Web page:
School-based psychosocial interventions aim to meet adolescents’ mental health and developmental needs. The In-service Teacher Training (INSETT) represents a universal and mental health promoting intervention provided to all students with refugee, immigrant and native background through teacher education and awareness and knowledge building. The Peer Integration and Enhancement Resource (PIER) represents a preventive intervention on school class level, enhancing beneficial peer and friendship relations. The Teaching Recovery Techniques (TRT) represents a targeted cognitive-behavioral intervention for adolescents who suffer from clinically significant level of post-traumatic stress symptoms of intrusion, avoidance, and hyperarousal. Based on the public health framework, the universal INSETT and targeted TRT interventions are offered to schools together as one intervention arm (INSETT+TRT) in order to serve students’ specific mental health needs and more generally the needs of students in the whole school. General mental health support is provided through INSETT to all students and more intensive TRT involving therapy-elements only to students with clinical levels of symptoms.
The interventions are provided to adolescents, their parents/guardians, and teachers in their schools during the 2019-2020 school year or for waiting-list control schools the following school year. The effectiveness of interventions is assessed between three time points: T1 baseline before the intervention, T2 after the intervention, and T3 follow-up to assess the sustainability.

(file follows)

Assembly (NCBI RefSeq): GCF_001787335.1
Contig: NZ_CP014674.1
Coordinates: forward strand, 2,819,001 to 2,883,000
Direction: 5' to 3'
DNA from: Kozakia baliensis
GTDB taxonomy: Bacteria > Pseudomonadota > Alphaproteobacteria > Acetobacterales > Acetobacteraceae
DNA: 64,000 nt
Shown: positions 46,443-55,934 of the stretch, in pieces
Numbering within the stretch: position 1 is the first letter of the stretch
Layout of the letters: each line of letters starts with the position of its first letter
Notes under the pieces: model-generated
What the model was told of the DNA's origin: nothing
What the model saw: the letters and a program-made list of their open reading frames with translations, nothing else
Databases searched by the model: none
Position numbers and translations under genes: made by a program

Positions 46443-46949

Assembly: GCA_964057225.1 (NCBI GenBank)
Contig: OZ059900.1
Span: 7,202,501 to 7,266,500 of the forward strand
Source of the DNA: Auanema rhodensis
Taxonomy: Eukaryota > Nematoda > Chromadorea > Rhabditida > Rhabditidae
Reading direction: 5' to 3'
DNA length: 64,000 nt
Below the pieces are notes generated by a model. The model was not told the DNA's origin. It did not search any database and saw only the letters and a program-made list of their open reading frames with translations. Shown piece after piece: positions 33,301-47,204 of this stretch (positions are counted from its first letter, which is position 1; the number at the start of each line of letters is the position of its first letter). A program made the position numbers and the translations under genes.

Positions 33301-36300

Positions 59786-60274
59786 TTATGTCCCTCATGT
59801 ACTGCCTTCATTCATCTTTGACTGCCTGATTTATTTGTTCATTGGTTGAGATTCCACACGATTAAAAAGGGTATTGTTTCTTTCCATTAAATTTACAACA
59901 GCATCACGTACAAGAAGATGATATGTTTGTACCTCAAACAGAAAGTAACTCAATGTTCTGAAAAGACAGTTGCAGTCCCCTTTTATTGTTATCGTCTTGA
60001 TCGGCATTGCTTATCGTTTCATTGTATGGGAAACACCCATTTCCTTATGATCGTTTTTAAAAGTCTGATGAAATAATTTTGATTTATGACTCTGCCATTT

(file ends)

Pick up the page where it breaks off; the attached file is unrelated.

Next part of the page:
In-service Teacher Training (INSETT).
Teachers in the INSETT+TRT intervention arm will receive In-Service Teacher Training (INSETT). This intervention will run over a period of 10-12 weeks and will consist of 3 interrelated course modules. One module is an online course completed by the individual teachers. The course features 8 sections (4–5 hours of study in total) focusing on relevant themes like trauma and stress, the therapeutic window of tolerance, self-regulation and coping, and identity and belonging. Each section provides theory, case histories, exercises, and recommendations for further reading. The remaining 2 modules consist of whole-day seminars delivered in a group setting. The first seminar takes place before the online course and introduces the course along with fundamental terms and information about the refugee experience. The second seminar takes place after the online course is completed and allows participants to consolidate learning and share their experiences.